Cougar books were part of Cleveland Publishing and like the majority of their publications they don’t carry a date, so it’s not easy to find out when they were published. This story is a re-issue, complete and unabridged, except for a title change from Danger Spread to Boothill Brand, which was originally put out under the Cleveland name. I’ve included the original below and I think the cover art of that first issue fits the story a lot better as it does illustrate a scene from the tale.

Lou Masters makes for an engaging lead character. He’s tough, quick with a gun, yet na├»ve, blinded by his love for Shane which leads him into many dangerous and life-threatening situations. Shane isn’t the only woman who will cause problems for him as he’s caught the eye of Lena Blair. There are some excellent twists and turns to the plot that sees both of these women get Lou on the wrong end of a gun.

The story never lets up in its fast pace as Lou is framed, struggles to recognize who is his enemy and who he can trust. Vicious gunmen arrive and it seems no-one is safe from their desire to take what they want and kill anyone who opposes them. There’s plenty of gunplay before everything leads to Lou having to face unbeatable odds which makes for a nail-biting climax.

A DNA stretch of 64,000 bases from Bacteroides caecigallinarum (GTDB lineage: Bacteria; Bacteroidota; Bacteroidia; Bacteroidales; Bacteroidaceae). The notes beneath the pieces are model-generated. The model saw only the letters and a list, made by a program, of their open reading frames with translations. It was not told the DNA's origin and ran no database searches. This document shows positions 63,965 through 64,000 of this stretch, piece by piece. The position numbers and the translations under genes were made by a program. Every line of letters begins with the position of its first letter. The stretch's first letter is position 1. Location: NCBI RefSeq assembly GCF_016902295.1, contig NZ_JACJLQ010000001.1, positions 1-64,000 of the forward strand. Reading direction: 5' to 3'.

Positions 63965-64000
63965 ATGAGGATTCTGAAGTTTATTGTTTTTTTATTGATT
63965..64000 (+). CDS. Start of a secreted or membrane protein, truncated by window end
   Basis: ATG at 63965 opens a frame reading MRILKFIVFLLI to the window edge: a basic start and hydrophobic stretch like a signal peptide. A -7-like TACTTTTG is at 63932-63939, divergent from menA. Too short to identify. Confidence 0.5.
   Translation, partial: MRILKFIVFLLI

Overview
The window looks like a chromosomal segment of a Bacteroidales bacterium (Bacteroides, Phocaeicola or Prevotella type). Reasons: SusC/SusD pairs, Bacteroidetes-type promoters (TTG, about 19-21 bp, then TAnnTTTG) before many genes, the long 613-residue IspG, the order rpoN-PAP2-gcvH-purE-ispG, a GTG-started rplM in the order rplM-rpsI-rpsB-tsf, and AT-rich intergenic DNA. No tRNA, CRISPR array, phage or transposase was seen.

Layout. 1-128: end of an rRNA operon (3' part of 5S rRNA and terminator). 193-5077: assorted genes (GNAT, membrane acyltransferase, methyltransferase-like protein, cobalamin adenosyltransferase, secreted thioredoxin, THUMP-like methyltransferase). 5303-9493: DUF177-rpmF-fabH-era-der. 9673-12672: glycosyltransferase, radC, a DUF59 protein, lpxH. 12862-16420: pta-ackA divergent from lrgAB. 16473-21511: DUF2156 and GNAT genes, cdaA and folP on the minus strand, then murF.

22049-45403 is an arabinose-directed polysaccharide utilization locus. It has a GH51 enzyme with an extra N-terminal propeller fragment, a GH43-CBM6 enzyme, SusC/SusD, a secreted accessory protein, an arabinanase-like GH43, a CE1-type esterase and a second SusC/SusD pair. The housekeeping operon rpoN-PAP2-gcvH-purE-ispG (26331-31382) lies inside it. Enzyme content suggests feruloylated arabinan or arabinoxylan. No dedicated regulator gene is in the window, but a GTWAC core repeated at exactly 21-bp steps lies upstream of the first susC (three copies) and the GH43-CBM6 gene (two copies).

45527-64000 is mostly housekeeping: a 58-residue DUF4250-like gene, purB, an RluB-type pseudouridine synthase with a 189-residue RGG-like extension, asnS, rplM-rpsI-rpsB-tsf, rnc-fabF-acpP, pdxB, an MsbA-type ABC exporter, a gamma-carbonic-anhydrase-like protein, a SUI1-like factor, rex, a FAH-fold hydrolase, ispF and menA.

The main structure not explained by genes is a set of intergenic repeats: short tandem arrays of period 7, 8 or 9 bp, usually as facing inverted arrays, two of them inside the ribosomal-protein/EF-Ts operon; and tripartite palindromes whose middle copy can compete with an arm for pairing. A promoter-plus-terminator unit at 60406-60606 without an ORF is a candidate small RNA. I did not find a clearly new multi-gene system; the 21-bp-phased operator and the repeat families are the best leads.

Boothill Brand proved to be an excellent read, but then again, I thought it would having enjoyed many westerns by this author already. Kirk Hamilton is a pseudonym, one of a handful, used by Keith Hetherington, an Australian author who has had well over 600 stories published – probably closer to 1,000 – and he comes highly recommended by me.

Tuesday 13 October 2020


By Hondo Wells
Cover art by Colin Andrews
Mews Paperbacks, November 1976
Originally published by Fawcett, 1961

Any chance Merrick’s party had of escaping the Indian fury was gone now – destroyed by the gun-happy youth who had just killed the Apache who lay before them on the desert.

Now they could only wait the Apache revenge – and hope the three renegade white men didn’t turn on Merrick first.

And clear in Merrick’s mind was the fate that waited them all if the Indians took them alive – staked out in the sun, their mouths full of sand, praying they were dead . . .